This post is a continuation of our series on the atomic bomb.
III. Leading Up to the Bomb
The Americans had captured Iwo Jima and Okinawa, with heavy casualties. They had destroyed most of the Japanese navy and almost all Japanese shipping. (The Japanese were very poor at both submarine and antisubmarine warfare. American subs sank Japanese ships virtually as they pleased.) American battleships were pounding coastal zones on Honshu and hundreds of B-29s had been hitting Japanese cities every day since February. A total of 260,000 people were killed in the March-August 1945 camapign of terror bombings against Japanese cities.
But the Japanese would not surrender.
The destruction continued relentlessly, at virtually no loss to the American bomber crews but at appalling cost to Japan; by July 60 percent of the ground area of the country's sixty largest cities and towns had been burnt out. As MacArthur and other military hardheads had argued, however, the devastation did not seem to deflect the Japanese government to continuing the war. In early April (1945), after failing to draw China into a separate peace, Koiso had been replaced as Prime Minister by a moderate figurehead, the seventy-eight-year-old Admiral Kantaro Suzuki; Tojo, though a deposed Prime Minister, nevertheless retained a veto over cabinet decisions through his standing in the army, and he and other militarists were determined to fight it out to the end. This determination exacted sacrifices which even Hitler had not demanded of the Germans in the closing months of the war. The food ration was reduced below the 1500 calories necessary to support life, and more than a million people were set to grubbing up pine roots from which a form of aviation fuel could be distilled. On the economic front, reported a cabinet committee instructed by Suzuki to examine the situation, the steel and chemical industries were on the point of collapse, only a million tons of shipping remained afloat, insufficient to sustain movement between the home islands, and the railroad system would shortly cease to function. Still no one dared speak of peace. Tentative openings made in May through the Japanese legation in Switzerland by the American representative, Allen Dulles, were met with silence: over 400 people were arrested in Japan during 1945 on the mere suspicion of favoring negotiations.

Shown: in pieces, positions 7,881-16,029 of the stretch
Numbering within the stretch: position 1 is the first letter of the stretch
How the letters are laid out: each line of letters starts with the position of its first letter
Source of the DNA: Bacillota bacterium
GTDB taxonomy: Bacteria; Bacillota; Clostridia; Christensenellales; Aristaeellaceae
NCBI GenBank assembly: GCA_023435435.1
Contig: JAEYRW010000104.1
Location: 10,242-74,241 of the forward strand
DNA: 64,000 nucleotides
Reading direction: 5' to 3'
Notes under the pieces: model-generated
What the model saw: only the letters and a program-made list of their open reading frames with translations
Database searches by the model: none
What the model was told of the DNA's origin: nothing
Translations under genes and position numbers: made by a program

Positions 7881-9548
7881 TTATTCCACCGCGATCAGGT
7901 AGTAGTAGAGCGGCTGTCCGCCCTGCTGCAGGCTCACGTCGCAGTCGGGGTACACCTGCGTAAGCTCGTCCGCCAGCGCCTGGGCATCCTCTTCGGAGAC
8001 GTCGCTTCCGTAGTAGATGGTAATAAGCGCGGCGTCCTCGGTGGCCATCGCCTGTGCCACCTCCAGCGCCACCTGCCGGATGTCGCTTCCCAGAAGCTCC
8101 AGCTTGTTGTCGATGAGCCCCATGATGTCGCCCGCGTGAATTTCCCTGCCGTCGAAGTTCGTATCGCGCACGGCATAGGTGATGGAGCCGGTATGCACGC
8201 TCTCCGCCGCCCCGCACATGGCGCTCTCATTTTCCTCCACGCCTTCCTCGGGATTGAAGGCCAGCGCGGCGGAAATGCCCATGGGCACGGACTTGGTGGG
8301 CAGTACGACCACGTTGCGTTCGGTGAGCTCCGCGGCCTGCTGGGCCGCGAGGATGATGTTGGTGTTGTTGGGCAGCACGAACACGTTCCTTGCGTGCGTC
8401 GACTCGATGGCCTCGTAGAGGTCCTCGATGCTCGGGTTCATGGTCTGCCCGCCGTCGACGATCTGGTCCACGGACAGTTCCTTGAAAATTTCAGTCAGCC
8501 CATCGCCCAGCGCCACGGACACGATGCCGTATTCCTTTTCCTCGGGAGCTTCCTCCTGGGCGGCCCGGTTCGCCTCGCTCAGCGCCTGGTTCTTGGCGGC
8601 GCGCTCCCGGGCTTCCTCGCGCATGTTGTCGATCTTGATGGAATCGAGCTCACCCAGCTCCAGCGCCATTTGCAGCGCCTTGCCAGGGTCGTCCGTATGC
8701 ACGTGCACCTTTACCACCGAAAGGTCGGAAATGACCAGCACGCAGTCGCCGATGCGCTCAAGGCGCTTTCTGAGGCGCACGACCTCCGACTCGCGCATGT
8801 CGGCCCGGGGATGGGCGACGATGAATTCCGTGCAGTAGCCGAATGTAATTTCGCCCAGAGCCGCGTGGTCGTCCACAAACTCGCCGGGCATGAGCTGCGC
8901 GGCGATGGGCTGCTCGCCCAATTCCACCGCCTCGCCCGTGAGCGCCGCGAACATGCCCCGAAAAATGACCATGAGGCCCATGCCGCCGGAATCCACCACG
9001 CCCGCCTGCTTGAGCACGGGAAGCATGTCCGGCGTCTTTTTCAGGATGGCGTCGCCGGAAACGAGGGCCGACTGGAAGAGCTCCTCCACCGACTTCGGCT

In midsummer the American government began both to lose patience at Japan's intransigence and to yield to the temptation to end the war in a unique, spectacular, and incontestably decisive way. They were aware through Magic intercepts that the Suzuki government, like Koiso's before it, was pursuing backdoor negotiations with the Russians, whom it hoped would act as mediators; they were also aware that a principal sticking-point in Japan's attitude to ending the war was the "unconditional surrender" pronouncement of 1943, which all loyal Japanese recognized as a threat to the imperial system. However, since the Russians mediated in no way at all, and since the Potsdam conference following the surrender of Germany indicated that uncinditional surrender need not extend to the emperor's deposition, America's willingness to wait attenuated during the summer. On 26 July the Potsdam Proclamation was broadcast to Japan, threatening "the utter destruction of the Japanese homeland" unless the imperial government offered its unconditional surrender. Since 16 July President Truman had known that "utter destruction" lay within the United States's power, for on that day the first atomic weapon had been successfully detonated at Alamogordo in the New Mexico desert. On 21 July, while the Potsdam meeting was in progress, he and Churchill agreed in principle that it should be used. On 25 July he informed Stalin that America had "a new weapon of unusually destructive force". Next day the order was issued to General Karl Spaatz, the commander of the Strategic Air Forces, to "deliver its first special bomb as soon as weather will permit visual bombing after about 3 August 1945 on one of the targets: Hiroshima, Kokura, Niigata, and Nagasaki". The attempt to bring the Second World War to an end by the use of a revolutionary super-weapon had been decided.
Source: The Second World War, John Keegan.